Discovering better treatments for bone cancer

Tuesday 30 July, 2019

An update from Associate Professor Christine Hawkins

Survival rates for osteosarcoma patients have not improved significantly since the 1980s

Osteosarcoma is the most common type of primary bone cancer, but it continues to be fatal for over a third of patients. It is also fatal for most patients whose cancers have spread to other parts of the body (typically the lungs) by the time it is diagnosed.

Osteosarcoma impacts the very young

About 100 Australians are diagnosed with osteosarcoma each year. Although it is less common than other cancer types, a third of those diagnosed are children or teenagers.

For the 40% of patients who do not survive, many decades of life are lost because osteosarcoma tends to arise at younger ages than most cancers. And for those who do survive, their health is severely compromised by their exposure to intensive chemotherapy.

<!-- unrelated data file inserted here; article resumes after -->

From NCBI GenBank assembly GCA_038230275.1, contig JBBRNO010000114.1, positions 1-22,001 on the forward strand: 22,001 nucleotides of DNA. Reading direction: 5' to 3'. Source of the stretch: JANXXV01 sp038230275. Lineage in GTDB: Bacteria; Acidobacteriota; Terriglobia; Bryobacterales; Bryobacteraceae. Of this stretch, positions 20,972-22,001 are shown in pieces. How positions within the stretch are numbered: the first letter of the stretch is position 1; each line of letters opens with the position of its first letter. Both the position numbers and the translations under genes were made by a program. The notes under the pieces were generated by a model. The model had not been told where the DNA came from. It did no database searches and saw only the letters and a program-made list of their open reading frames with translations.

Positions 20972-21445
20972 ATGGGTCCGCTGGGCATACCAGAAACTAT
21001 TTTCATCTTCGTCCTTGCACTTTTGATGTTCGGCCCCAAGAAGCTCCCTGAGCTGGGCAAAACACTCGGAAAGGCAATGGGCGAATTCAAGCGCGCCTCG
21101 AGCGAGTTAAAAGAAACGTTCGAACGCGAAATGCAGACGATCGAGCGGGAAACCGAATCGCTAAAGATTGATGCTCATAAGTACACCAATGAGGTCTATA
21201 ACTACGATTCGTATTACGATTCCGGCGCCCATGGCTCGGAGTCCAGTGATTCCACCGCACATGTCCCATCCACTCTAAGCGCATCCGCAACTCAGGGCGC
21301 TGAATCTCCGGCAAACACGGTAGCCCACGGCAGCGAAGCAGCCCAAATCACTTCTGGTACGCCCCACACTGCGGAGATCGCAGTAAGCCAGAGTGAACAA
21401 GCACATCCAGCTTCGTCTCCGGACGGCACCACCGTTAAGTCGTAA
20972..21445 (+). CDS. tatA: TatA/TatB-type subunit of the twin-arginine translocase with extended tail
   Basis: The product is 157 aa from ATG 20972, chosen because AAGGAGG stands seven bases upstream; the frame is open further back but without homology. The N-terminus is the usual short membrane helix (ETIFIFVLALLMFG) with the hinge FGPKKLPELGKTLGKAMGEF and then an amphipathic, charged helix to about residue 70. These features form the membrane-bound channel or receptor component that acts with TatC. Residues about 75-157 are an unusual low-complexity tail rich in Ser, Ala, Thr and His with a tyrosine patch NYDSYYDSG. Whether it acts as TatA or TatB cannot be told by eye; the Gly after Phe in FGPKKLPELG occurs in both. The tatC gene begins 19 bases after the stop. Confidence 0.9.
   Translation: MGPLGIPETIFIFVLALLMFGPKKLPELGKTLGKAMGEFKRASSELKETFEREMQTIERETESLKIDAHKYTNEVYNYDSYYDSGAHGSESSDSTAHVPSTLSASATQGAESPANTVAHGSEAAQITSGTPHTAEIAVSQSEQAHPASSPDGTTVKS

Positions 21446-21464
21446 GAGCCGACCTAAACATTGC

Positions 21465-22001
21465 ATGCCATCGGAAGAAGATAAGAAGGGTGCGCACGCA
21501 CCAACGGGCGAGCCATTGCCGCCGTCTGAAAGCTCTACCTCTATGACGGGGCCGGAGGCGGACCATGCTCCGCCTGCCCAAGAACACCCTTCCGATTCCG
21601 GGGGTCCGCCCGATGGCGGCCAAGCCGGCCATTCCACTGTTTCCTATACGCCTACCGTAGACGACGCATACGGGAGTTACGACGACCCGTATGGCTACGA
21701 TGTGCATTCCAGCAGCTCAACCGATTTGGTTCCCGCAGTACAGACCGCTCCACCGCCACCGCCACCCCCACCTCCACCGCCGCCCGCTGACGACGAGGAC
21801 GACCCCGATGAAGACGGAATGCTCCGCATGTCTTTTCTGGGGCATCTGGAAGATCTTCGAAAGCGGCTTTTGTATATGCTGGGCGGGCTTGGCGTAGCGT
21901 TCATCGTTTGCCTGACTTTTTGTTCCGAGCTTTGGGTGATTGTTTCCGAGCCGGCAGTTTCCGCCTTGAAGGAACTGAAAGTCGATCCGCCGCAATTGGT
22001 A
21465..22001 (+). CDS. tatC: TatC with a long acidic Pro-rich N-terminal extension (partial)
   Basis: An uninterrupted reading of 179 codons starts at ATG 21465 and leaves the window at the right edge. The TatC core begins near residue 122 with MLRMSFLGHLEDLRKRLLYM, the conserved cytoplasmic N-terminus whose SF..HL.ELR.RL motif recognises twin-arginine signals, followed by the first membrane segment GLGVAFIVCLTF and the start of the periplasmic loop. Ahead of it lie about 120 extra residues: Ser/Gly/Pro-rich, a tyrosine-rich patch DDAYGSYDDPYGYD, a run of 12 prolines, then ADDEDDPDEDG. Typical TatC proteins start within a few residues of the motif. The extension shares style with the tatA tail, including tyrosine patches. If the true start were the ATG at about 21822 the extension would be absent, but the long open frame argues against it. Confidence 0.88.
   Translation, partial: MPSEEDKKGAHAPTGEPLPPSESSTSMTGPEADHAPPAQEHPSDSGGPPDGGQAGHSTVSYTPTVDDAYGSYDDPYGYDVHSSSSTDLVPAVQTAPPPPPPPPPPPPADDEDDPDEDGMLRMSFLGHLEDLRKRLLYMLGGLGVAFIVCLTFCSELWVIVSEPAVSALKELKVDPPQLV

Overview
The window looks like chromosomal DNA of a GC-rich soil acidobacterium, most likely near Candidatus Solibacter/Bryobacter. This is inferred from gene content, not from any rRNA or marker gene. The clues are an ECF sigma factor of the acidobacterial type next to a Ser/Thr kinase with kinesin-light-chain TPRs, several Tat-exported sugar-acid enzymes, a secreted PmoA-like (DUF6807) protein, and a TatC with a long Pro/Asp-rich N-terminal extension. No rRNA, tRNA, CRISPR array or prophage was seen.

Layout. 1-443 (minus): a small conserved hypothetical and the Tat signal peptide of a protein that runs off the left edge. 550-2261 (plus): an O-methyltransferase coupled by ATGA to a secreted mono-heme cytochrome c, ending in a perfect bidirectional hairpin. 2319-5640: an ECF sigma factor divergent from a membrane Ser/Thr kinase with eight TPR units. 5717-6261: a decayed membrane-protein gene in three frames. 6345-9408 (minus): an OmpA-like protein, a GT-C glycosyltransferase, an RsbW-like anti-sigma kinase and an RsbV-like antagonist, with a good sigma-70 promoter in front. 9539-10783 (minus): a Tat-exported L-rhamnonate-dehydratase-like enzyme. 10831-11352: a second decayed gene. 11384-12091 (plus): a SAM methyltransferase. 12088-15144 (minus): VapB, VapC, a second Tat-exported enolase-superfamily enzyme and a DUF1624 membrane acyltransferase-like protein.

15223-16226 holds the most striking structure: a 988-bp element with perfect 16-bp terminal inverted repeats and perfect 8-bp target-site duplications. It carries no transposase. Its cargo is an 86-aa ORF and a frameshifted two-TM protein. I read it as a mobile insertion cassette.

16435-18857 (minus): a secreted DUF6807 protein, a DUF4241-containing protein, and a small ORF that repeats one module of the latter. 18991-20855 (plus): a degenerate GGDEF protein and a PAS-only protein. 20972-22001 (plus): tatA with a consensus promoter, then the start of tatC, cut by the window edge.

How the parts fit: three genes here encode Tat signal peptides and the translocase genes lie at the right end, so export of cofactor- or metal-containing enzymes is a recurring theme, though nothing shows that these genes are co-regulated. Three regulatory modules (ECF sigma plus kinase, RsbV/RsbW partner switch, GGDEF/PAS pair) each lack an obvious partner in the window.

While dramatic improvements have been made in the outcomes for patients with many types of cancer, survival rates for osteosarcoma patients have not changed for decades. Over a third of these patients still succumb to this cancer.

A new class of anti-cancer agents

“SMAC mimetics” (also known as “IAP antagonists”) are new class of anti-cancer drugs that are presently being tested for safety and efficacy in patients with other types of cancer.

My team and I are working on a project using mouse models to predict whether these drugs can be effective in treating osteosarcoma.

 

Prof Christine Hawkins

A/Prof Hawkins (fourth from left) and her research team at La Trobe University.

 

We will also explore the possibility that SMAC mimetics may be less prone than chemotherapy drugs to cause mutations (and hence new cancers) and damage heart and kidney tissue.

If SMAC mimetics can safely and effectively treat osteosarcoma in mice, that would inform the design of clinical trials to determine the utility of these drugs for patients, helping to improve outcomes.

Where to next?

Ideally, we’d like to see SMAC mimetics reach clinical trials for bone cancer patients. Given how positive these initial results from testing on mice have been, it is hoped that SMAC mimetics will be able to offer osteosarcoma patients the breakthrough in cure rates we’ve been waiting decades for.

 

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